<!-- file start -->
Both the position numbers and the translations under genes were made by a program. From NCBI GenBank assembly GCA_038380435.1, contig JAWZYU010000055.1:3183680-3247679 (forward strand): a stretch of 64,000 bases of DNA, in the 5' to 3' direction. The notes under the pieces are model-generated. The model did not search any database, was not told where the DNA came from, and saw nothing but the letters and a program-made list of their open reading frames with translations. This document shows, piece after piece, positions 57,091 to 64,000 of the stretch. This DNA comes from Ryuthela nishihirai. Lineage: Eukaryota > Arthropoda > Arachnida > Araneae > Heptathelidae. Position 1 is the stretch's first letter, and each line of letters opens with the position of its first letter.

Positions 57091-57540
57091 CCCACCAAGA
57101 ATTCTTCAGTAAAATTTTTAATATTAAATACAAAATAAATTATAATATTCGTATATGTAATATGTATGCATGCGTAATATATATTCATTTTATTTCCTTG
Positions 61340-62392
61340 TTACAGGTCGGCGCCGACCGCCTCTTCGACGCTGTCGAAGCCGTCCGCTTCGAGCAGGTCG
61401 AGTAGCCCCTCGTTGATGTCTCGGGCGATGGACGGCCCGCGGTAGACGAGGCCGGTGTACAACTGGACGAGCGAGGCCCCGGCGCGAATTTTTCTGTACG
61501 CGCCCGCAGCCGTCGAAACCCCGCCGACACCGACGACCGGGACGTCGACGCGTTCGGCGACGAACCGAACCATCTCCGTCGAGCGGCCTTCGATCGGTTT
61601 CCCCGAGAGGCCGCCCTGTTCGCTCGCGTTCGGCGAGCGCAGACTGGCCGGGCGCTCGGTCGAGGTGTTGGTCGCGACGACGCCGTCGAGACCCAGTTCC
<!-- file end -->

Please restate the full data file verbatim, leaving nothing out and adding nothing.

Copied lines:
Both the position numbers and the translations under genes were made by a program. From NCBI GenBank assembly GCA_038380435.1, contig JAWZYU010000055.1:3183680-3247679 (forward strand): a stretch of 64,000 bases of DNA, in the 5' to 3' direction. The notes under the pieces are model-generated. The model did not search any database, was not told where the DNA came from, and saw nothing but the letters and a program-made list of their open reading frames with translations. This document shows, piece after piece, positions 57,091 to 64,000 of the stretch. This DNA comes from Ryuthela nishihirai. Lineage: Eukaryota > Arthropoda > Arachnida > Araneae > Heptathelidae. Position 1 is the stretch's first letter, and each line of letters opens with the position of its first letter.

Positions 57091-57540
57091 CCCACCAAGA
57101 ATTCTTCAGTAAAATTTTTAATATTAAATACAAAATAAATTATAATATTCGTATATGTAATATGTATGCATGCGTAATATATATTCATTTTATTTCCTTG
Positions 61340-62392
61340 TTACAGGTCGGCGCCGACCGCCTCTTCGACGCTGTCGAAGCCGTCCGCTTCGAGCAGGTCG
61401 AGTAGCCCCTCGTTGATGTCTCGGGCGATGGACGGCCCGCGGTAGACGAGGCCGGTGTACAACTGGACGAGCGAGGCCCCGGCGCGAATTTTTCTGTACG
61501 CGCCCGCAGCCGTCGAAACCCCGCCGACACCGACGACCGGGACGTCGACGCGTTCGGCGACGAACCGAACCATCTCCGTCGAGCGGCCTTCGATCGGTTT
61601 CCCCGAGAGGCCGCCCTGTTCGCTCGCGTTCGGCGAGCGCAGACTGGCCGGGCGCTCGGTCGAGGTGTTGGTCGCGACGACGCCGTCGAGACCCAGTTCC